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Financial Tech Startup SunGard Is Looking for a $10 Billion Sale

The $3 billion company could be worth $10 billion.


(Reuters) — Financial technology company SunGard Data Systems is preparing to appoint financial advisers to explore a sale that could value it at as much as $10 billion, including debt, people familiar with the matter said on Friday.

SunGard has asked investment banks vying for advisory mandates to prepare for interviews as early as next week, the people said. The company plans to simultaneously explore an outright sale as well as a potential initial public offering, the people added.

Private equity-owned SunGard decided to explore a sale after it was approached by at least one other company about a potential takeover, one of the people added. The identity of that company could not be immediately learned.

The sources asked not to be identified because the deliberations are confidential. A SunGard spokesman did not immediately respond to a request for comment.

One of the largest leveraged buyouts that preceded the 2008 financial crisis, SunGard is one of the longest-held investments in private equity history. Its owners have struggled to boost the company’s value to the point where they can cash out and make a decent return.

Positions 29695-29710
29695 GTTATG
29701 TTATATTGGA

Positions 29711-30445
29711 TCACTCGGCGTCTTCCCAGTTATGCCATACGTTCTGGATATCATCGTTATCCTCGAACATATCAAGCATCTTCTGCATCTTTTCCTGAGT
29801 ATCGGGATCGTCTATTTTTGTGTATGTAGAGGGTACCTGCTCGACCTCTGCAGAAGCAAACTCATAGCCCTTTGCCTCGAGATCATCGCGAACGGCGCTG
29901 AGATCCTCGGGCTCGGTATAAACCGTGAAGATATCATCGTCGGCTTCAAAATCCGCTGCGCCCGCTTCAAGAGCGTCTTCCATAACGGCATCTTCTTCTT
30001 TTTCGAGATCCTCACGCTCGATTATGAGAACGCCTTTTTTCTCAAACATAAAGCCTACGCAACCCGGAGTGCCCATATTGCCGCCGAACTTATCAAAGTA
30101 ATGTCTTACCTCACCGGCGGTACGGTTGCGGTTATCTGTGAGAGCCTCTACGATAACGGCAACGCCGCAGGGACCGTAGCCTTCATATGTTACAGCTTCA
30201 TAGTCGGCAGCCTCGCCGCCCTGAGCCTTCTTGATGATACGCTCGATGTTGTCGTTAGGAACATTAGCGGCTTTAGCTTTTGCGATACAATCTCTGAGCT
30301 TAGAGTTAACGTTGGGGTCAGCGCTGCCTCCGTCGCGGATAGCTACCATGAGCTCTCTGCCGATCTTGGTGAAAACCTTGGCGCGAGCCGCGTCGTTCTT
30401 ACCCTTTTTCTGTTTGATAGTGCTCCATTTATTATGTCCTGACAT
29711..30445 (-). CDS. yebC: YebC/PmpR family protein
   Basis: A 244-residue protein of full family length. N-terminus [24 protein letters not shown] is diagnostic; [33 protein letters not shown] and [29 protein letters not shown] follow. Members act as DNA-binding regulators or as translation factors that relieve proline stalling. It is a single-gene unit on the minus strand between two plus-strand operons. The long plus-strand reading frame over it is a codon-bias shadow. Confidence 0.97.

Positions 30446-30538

SunGard was acquired for $11.4 billion in 2005 by Silver Lake Partners, TPG Capital, Bain Capital, Blackstone Group, Goldman Sachs Capital Partners, KKR and Providence Equity Partners.

But since the buyout, the firms have taken money from SunGard. In 2012, for example, they paid themselves $720 million with their first dividend from the company.

Based in Wayne, Pennsylvania, SunGard provides software and processing services for financial firms and also serves the education and public sectors. Last year, it spun off its disaster recovery unit, which represented about a third of its revenue.

Annual revenue at SunGard increased last year by 2 percent to $2.8 billion. As of Dec. 31, total debt was $4.7 billion and cash was $447 million. Adjusted earnings before interest, taxes, depreciation, and amortization was flat last year at $765 million.

(Reporting by Liana B. Baker, Greg Roumeliotis and Mike Stone; Editing by Leslie Adler)

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